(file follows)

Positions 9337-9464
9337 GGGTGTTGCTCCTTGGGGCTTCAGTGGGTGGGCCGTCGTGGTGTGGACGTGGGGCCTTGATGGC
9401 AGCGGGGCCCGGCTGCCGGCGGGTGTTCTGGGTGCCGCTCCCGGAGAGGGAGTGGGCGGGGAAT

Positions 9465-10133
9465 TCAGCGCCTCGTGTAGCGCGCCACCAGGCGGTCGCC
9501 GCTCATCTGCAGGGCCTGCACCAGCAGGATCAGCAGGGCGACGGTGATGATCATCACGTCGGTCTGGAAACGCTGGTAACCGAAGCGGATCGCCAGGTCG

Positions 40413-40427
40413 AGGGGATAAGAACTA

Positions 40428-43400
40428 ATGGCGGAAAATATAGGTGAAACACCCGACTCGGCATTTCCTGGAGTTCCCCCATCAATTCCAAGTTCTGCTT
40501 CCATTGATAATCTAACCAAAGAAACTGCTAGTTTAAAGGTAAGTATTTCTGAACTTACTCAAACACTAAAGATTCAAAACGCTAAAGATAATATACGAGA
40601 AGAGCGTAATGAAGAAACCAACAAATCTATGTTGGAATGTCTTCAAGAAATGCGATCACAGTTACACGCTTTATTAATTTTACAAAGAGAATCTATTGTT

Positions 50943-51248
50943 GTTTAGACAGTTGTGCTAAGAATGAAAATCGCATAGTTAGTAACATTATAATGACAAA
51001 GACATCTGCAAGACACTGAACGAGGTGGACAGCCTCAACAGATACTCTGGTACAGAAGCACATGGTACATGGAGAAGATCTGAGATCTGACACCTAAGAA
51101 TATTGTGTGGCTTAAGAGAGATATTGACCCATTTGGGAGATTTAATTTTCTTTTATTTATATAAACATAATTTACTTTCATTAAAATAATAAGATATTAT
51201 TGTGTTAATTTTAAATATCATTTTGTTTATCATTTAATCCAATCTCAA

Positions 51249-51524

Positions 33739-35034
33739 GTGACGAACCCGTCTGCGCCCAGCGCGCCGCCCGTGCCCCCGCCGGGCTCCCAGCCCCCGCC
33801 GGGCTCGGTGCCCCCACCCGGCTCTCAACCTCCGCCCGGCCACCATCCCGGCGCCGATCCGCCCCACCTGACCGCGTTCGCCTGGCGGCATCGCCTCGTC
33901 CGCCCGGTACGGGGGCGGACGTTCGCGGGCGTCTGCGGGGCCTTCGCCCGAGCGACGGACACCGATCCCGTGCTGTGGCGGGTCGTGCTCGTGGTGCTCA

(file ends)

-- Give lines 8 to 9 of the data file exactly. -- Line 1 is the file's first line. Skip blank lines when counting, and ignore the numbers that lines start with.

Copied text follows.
40413 AGGGGATAAGAACTA

Positions 40428-43400